Picture: A detail of the Internal Revenue Service (IRS) headquarters building is seen in the Federal Triangle section of Washington, on April 27, 2020. (Chip Somodevilla/Getty Images)
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The IRS is reminding retirees who turned 72 last year that, in most cases, they face an April 1 deadline to take their first payment from their workplace retirement plans or face penalties.
Americans can’t keep their retirement funds in their accounts indefinitely. When they turn 72, they generally have to start withdrawals from their plans, such as from traditional individual retirement accounts (IRA), 401(k)s, and other workplace retirement plans.
These withdrawals, called required minimum distributions (RMD), are normally made by the end of the year. But a special rule that applies to people who turned 72 in 2022 lets such individuals wait until April 1 to take their first required withdrawal.
The IRS also said in its advisory on March 9 that anyone who reached age 72 last year must then take a second payment by Dec. 31. Those who fail to meet the deadlines face the prospect of significant tax penalties.
People who don’t take any distributions, or if the amounts aren’t large enough, may have to pay a 50 percent excise tax on the amount that should have been withdrawn. For example, if the RMD for a retiree is $10,000 for a given year and they fail to withdraw that amount by the deadline, they face a $5,000 penalty.
However, the penalty may be waived if the owner of the retirement account can establish that the shortfall was due to a “reasonable error” and that “reasonable steps” are being made to address the problem. Instructions to Form 5329 (pdf) provide details about how taxpayers can ask the IRS to waive the tax penalty for “reasonable cause.”
The April 1 deadline for people who turned 72 last year applies only to the required distribution for the first year; the deadline for taking RMDs for subsequent years is Dec. 31 of a given year. This means that taxpayers who get their first RMD (for 2022) on or before the April 1 deadline must receive their second RMD (for 2023) by Dec. 31.
For this group of retirees, the first RMD is taxable in 2023 and reported on the 2023 tax return.
The RMD rules apply to people who own traditional and Simplified Employee Pension (SEP) plans, and SIMPLE [Savings Incentive Match Plan for Employees] IRAs while the original owner is alive. Roth IRAs don’t require withdrawals until after the owner’s death.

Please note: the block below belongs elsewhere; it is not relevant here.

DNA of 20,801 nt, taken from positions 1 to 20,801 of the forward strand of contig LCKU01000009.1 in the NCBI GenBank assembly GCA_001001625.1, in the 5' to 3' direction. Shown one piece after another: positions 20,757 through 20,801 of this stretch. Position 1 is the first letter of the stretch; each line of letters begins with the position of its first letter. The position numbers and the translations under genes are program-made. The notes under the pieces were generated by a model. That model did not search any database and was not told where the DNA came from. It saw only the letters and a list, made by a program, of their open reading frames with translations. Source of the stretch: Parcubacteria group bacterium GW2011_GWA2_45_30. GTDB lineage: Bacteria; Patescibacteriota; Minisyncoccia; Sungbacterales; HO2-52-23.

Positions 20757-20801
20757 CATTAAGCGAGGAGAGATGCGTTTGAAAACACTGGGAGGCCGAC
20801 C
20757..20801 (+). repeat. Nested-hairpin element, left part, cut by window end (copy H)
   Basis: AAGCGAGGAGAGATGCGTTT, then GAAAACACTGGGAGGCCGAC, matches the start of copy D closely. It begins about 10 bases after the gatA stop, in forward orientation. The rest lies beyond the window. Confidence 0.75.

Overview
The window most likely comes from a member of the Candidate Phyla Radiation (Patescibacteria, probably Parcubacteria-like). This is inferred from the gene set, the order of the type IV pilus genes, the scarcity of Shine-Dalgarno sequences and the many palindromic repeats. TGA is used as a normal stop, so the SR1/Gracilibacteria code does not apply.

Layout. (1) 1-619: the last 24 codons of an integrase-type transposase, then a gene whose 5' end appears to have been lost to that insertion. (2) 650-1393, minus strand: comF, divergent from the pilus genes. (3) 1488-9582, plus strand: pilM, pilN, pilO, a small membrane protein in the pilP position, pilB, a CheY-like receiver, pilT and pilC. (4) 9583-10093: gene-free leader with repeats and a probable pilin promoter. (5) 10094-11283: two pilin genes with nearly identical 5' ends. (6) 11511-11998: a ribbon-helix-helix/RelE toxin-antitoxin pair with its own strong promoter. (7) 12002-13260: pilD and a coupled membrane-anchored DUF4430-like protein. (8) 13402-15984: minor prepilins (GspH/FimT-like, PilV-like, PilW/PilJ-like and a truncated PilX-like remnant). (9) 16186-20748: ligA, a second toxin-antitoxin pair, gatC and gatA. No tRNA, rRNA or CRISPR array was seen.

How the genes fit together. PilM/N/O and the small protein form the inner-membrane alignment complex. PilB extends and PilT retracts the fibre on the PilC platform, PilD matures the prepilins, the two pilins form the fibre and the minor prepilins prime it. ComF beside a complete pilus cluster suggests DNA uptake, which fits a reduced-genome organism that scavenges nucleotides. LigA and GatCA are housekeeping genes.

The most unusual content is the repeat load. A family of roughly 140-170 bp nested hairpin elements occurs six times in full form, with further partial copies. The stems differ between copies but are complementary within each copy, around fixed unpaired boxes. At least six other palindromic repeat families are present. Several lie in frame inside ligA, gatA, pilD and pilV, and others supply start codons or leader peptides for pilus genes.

RMDs also apply to individuals who participate in various workplace retirement plans, including 401(k), 403(b), and 457(b) plans.
Postponing Some RMD Deadlines Possible
While the April 1 deadline is mandatory for those in traditional IRAs and workplace retirement plans, there’s an exception that lets some people with workplace plans wait longer to get their RMDs. Specifically, most people with workplace plans who are still working for their employer can wait until April 1 of the year after they retire to start receiving RMDs.
This exception doesn’t apply to participants in SEP and SIMPLE IRA plans, however. It also doesn’t cover the 5 percent contributed by owners of the business sponsoring the retirement plan.
There are also special rules that may apply to employees of public schools and some tax-exempt organizations with 403(b) plan accruals before 1987. Such individuals are advised to check with their plan administrators or employers for how to handle these accruals, the IRS notes.
Calculating the RMD
The IRS provides a resource in the form of worksheets that can be used to calculate the required minimum distribution amounts.
There are two RMD worksheets. The first is to be used in cases in which the person’s spouse is the sole beneficiary of their IRA and is more than 10 years younger than the IRA owner; the second worksheet is for everyone else.
There are also special rules for people who inherited IRAs or retirement plans from the original owner.
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